Some additional associates of the endemic taxa not recorded in our compilation (Table VIII) are Anemonella thalictroides (L.) Spach (Timme & Lacefield, 1991), Aquilegia canadensis L., Lycopodium porophilum Lloyd & Underw. (Wofford & Patrick, 1980), Botrychium virginianum (L.) Sw., L. lucidulum Michx. (Medley, 1980), Cardamine pensylvanica Muhl. (Kral, 1983), Carex pedunculata Muhl., Circaea alpina L. (Campbell et al., 1989), Cystopteris bulbifera (L.) Bernh. (Campbell et al., 1994), Decumaria barbara L., Osmunda regalis L. (Gunn, 1991), Lygodium palmatum (Bernh.) Sw., Saxifraga michauxii Britton (Wofford & Smith, 1980), Stenanthium gramineum (Ker Gawler) Morong (J. Walck & J. Baskin, pers. obs.), and Sullivantia sullivantii (T. & G.) Britton (Wolfe, 1951).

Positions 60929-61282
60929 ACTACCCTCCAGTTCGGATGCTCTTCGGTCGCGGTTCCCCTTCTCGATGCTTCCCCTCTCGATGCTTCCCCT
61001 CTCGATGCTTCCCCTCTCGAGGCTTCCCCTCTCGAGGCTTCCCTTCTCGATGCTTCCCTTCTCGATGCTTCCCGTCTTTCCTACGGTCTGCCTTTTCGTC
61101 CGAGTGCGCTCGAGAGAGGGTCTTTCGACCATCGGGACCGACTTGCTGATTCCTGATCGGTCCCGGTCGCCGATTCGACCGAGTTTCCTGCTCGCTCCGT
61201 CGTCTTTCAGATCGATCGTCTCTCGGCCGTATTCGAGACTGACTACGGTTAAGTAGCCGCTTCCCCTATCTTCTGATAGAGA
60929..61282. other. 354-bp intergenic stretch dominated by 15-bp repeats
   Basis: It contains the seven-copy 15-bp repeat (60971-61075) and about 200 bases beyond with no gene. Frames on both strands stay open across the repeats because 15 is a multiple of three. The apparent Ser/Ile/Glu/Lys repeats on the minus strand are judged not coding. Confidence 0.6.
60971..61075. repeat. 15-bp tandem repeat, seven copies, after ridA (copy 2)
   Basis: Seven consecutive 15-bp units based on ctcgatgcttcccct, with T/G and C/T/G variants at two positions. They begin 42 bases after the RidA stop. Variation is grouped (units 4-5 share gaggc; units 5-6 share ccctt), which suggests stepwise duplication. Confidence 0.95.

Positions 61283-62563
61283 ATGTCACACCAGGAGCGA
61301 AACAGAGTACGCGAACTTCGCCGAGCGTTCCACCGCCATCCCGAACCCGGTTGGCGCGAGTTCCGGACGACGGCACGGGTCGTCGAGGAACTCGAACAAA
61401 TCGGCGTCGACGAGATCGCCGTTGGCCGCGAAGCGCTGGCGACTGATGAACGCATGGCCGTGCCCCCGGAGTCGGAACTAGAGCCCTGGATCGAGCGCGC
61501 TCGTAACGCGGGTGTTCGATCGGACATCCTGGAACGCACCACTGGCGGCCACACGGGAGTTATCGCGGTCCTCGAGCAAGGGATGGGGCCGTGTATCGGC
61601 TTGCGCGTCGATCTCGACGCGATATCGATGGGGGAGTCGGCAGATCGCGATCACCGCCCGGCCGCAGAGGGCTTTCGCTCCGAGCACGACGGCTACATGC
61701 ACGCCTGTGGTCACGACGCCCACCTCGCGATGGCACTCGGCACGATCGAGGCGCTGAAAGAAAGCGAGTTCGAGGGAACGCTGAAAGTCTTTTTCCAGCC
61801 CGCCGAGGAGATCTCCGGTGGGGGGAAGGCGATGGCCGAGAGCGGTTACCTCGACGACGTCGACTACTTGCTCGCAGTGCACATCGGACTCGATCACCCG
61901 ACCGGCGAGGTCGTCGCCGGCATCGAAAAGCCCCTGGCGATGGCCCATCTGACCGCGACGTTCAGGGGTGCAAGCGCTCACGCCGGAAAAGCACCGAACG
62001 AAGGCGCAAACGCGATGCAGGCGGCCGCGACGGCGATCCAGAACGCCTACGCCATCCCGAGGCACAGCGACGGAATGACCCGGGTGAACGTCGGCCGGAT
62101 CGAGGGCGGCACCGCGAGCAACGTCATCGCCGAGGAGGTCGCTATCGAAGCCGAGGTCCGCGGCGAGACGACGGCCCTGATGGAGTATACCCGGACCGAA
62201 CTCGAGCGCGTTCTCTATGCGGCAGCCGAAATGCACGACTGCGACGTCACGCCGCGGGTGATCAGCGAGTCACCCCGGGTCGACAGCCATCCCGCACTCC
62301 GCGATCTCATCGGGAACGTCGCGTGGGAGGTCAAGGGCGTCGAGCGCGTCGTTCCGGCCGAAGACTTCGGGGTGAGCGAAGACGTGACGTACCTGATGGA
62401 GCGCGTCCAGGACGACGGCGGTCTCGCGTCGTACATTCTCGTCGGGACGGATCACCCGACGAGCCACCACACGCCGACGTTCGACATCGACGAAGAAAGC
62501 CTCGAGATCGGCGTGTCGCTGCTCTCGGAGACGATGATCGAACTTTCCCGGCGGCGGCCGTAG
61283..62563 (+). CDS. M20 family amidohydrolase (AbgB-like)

Table IX

Percentages of Raunkiaer life forms of spermatophytes and of growth
forms of all plant taxa associated with Ageratina luciae-brauniae
and Solidago albopilosa in eastern Kentucky compared to the flora of
Kentucky (determined from Gibson, 1961)

Associated with
 A. luciae-brauniae S. albopilosa Kentucky

Life form

Phanerophyte 39.1 51.4 16.3
Chamaephyte 1.1 2.9 1.4
Hemicryptophyte 37.9 28.6 51.2
Cryptophyte 12.6 10.0 15.3
Therophyte 9.2 7.1 15.8

Growth form

Trees 19.0 26.7 7.7
Shrubs 10.0 14.0 6.8
Woody vines 7.0 4.7 2.5
Forbs(a) 40.0 20.9 61.9
Graminoids 10.0 16.3 16.8
Ferns 13.0 17.4 4.3

a Includes all herbaceous spermatophytes, except graminoids.

VIII. Fauna